This is Hell - Black Mass (Rise Records)

A triumphant dose of crossover brilliance...
Release Date: 
10 Oct 2011 - 11:30pm

Blimey. This was a surprise; coming from a PR company that generally seems to deal in sunny-tempered pop punk and the like, when MaF boss man Scott Adams passed this on to me I thought he’d made a juvenile, schoolboy-type error. And then opening track Acid Rain comes steaming out of the speakers and you’re swept away on a euphoric tide of what in the old days we used to call crossover. That is to say, rather tasty, metallically inclined hardcore that melds the best old school thrash with the best shouty uptempo punk without the nasty death metal vocals that spoil so many bands attempting this kind of stuff in 2011. The cookie monster roaring really takes away from whatever message the lyrics are pushing to my mind; and some snarling words delivered with conviction and clarity are always preferable to sheer woooaaarrrggghhhhh! In my book. Black History continues Acid Rain’s good work, dropping the tempo a bit without actually taking the foot off the gas if you get my drift… the song delivers a sound bludgeoning to the gonads in the best possible sense, with guitarist Rick Jimenez delivering a tasty solo to boot.

Salt the Earth is pure eighties thrash mayhem, riding in on a first-album vintage Slayer riff before setting off at warp speed and delivering the goods with awesome killing power – this is seriously entertaining stuff. These boys sure know all the moves – the title track is preceded by a classic classical guitar intro before steaming ahead all guns blazing in a style not too dissimilar from later day Onslaught (apart from vocalist Travis Reilly’s always-on-the-punk-side-of-the-fence shouting). The Wars: Part One is more straight-up street punk/hardcore but no less worthy for that; it just doesn’t carry the same sense of euphoria that the thrashier numbers seem to possess. Mi Nombre is, astonishingly, the sound of Agnostic Front jamming with height-of-his-addled-yet-brilliant-madness Mustaine and it is a fantastic piece of bile-fuelled spite. You need to hear it to fully appreciate its excellence.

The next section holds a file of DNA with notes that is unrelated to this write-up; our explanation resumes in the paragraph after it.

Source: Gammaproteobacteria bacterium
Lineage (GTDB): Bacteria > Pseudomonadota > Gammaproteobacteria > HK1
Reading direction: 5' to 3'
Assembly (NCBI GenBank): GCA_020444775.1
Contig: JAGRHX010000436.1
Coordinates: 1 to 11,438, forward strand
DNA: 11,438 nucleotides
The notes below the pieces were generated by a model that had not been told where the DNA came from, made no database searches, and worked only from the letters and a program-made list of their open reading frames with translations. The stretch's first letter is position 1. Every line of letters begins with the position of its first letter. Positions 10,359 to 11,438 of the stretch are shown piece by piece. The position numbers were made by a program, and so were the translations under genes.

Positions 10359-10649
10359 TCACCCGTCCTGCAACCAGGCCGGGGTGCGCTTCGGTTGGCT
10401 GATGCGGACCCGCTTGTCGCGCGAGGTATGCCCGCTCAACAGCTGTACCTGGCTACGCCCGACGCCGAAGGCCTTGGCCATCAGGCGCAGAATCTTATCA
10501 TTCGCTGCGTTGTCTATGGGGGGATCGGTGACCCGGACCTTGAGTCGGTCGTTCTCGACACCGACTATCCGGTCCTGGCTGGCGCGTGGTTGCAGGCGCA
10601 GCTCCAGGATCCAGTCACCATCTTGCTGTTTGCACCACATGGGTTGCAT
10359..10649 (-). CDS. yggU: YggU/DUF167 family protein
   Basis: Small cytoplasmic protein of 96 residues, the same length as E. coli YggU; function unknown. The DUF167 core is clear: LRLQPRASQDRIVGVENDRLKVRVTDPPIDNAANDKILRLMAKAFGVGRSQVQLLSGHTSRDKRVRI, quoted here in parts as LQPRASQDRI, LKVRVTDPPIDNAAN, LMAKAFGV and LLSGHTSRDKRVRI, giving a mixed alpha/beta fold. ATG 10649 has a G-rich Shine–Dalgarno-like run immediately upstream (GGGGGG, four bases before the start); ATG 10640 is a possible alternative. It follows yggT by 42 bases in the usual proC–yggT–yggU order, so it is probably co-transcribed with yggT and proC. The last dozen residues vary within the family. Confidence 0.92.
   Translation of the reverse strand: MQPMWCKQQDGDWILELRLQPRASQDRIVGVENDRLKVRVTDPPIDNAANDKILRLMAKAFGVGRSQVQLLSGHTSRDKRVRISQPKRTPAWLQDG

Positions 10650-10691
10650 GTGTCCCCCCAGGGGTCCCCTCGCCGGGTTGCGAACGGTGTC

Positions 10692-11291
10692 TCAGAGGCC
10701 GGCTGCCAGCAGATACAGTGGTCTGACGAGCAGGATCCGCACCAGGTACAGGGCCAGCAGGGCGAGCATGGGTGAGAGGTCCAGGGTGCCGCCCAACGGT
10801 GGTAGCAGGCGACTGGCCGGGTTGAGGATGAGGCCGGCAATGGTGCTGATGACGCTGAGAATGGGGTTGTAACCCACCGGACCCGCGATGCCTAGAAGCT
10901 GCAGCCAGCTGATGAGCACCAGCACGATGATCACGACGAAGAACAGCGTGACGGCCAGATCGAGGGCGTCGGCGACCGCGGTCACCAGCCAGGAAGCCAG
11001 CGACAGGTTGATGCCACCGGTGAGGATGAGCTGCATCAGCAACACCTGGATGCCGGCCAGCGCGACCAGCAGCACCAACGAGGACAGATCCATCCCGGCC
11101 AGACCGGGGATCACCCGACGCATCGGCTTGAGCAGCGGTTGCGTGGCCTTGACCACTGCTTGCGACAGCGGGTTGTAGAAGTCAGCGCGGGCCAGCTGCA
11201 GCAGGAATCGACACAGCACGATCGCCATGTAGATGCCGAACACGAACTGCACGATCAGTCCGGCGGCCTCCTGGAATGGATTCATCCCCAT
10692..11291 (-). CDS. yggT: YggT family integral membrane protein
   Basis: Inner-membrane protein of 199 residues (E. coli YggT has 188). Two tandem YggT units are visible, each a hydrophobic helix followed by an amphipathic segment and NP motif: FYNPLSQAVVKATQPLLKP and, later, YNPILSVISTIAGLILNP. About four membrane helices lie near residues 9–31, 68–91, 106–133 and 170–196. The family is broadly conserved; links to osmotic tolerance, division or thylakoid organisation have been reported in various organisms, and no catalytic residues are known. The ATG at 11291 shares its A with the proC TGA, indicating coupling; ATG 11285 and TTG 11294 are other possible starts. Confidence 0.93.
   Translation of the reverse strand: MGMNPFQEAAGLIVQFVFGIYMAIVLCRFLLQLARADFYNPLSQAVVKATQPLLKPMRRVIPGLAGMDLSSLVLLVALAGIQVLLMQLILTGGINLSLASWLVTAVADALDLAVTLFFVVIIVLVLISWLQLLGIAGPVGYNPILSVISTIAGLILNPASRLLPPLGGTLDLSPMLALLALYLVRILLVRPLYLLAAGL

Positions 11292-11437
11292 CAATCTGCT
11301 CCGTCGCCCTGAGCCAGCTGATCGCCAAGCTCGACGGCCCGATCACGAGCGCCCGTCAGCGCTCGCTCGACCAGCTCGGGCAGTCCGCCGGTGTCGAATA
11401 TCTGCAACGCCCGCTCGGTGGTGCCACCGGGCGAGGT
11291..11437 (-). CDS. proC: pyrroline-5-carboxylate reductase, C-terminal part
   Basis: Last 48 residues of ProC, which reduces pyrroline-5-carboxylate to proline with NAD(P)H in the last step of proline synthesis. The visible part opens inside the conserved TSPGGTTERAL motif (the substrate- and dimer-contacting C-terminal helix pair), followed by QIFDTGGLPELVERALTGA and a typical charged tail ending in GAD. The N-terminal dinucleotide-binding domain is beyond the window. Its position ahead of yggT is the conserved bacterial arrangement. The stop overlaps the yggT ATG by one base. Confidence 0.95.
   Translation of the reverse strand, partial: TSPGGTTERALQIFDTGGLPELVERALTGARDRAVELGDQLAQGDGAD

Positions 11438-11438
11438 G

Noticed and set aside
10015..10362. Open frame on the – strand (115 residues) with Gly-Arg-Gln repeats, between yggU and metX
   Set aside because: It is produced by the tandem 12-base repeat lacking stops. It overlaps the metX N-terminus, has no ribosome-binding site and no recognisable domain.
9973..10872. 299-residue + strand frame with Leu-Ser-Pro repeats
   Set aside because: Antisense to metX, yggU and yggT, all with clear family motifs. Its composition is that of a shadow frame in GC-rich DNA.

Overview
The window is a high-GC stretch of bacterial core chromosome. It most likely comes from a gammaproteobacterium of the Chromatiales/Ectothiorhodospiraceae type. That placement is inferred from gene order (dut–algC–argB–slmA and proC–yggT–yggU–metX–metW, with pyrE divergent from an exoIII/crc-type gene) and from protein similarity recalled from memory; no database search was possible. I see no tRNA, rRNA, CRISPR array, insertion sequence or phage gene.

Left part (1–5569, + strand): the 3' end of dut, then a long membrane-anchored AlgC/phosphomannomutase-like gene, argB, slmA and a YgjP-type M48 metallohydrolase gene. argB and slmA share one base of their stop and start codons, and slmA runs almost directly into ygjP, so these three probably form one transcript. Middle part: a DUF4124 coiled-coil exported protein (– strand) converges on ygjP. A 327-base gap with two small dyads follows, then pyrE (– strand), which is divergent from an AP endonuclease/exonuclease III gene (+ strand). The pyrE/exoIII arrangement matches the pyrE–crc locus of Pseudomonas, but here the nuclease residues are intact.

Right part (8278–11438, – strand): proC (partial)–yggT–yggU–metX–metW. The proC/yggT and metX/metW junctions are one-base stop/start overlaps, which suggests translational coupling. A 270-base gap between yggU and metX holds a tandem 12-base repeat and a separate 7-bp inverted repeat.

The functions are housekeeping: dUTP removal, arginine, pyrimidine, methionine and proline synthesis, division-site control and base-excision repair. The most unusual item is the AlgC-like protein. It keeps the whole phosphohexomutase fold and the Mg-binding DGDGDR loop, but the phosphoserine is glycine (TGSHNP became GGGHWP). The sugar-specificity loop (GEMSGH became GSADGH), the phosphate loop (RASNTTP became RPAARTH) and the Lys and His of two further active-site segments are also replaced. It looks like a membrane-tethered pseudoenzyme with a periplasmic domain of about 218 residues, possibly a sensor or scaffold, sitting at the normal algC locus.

It’s at this point – half a dozen tracks in – that you realize that This is Hell hasn’t yet put a vans-clad foot wrong. Next track The Last Outlaw comes close – it’s just a bit mundane, really, compared to the fury that’s preceded it, but this malaise doesn’t last long. Propelled by bassist Pieter van den Berg’s Lilkeresque four string rumblings the song sets things back on even keel with some serious aggression that again falls on the punk side of the moshometer. At just under a minute and a half it won’t get in the way of your enjoyment if denim and dandruff is more your thing, and besides, here comes The Reckoning and its edgy staccato riffage to feed the metal beast again before The Wars: Part Two adds an always-welcome slice of d-beat into the mix with some gang vocal delirium come chorus time.

In summary: A thrashtastic half hour of entertainment for all the family, especially if your family are fans of New York hardcore and old school thrash metal. .